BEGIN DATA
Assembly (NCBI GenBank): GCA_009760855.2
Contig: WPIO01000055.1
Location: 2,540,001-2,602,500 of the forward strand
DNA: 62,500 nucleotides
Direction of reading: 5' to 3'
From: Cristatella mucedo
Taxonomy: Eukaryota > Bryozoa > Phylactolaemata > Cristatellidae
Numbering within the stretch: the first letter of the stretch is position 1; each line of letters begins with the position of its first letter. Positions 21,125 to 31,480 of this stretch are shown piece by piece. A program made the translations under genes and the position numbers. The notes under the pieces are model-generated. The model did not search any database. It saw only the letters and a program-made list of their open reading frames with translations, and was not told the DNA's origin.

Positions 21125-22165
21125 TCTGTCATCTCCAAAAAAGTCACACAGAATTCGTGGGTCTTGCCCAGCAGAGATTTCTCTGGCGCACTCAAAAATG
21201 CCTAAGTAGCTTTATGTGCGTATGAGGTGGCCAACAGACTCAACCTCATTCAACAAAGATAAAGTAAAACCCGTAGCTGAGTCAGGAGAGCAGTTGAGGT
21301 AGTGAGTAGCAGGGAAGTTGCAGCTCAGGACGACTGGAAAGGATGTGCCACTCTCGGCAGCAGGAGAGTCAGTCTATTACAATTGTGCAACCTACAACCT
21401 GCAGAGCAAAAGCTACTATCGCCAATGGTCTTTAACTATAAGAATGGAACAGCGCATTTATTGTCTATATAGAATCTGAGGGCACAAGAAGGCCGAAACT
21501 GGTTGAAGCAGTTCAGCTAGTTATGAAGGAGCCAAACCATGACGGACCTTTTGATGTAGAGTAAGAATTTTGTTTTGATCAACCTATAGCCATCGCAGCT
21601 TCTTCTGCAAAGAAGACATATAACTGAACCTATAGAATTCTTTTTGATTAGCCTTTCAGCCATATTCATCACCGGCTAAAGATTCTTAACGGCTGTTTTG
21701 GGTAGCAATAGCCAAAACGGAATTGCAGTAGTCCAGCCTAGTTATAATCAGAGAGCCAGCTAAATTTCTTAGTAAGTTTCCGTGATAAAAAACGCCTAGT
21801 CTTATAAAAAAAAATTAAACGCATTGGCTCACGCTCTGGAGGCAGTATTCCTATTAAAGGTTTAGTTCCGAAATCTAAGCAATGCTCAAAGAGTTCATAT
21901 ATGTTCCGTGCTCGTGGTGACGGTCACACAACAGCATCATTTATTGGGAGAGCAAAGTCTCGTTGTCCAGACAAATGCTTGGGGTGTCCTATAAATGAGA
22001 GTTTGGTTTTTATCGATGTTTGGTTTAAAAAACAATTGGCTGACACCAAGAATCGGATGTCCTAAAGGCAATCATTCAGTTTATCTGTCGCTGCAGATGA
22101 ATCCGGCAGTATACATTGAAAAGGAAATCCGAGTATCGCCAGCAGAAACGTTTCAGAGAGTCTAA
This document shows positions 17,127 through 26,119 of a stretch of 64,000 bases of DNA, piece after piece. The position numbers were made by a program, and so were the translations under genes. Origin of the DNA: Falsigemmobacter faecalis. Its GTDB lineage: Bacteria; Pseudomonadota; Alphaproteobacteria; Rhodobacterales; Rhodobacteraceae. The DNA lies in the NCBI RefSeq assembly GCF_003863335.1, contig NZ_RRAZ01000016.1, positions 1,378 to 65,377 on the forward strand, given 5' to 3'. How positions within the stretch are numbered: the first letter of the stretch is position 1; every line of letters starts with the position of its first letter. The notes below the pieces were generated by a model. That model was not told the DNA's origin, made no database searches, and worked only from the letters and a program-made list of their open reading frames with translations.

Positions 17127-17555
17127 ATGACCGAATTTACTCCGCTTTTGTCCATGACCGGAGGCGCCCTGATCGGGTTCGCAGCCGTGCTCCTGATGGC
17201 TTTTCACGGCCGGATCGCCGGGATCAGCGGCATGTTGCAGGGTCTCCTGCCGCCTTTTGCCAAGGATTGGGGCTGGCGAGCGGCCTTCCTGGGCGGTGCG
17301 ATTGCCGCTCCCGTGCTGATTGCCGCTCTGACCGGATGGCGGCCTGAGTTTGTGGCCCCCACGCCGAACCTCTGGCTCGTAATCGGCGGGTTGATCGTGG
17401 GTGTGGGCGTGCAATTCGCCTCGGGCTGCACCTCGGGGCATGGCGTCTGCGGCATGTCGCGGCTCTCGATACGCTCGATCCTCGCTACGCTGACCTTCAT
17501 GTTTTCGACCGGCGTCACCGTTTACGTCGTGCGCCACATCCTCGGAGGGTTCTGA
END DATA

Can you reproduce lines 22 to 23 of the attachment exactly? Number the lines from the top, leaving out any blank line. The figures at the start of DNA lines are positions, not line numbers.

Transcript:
Positions 17127-17555
17127 ATGACCGAATTTACTCCGCTTTTGTCCATGACCGGAGGCGCCCTGATCGGGTTCGCAGCCGTGCTCCTGATGGC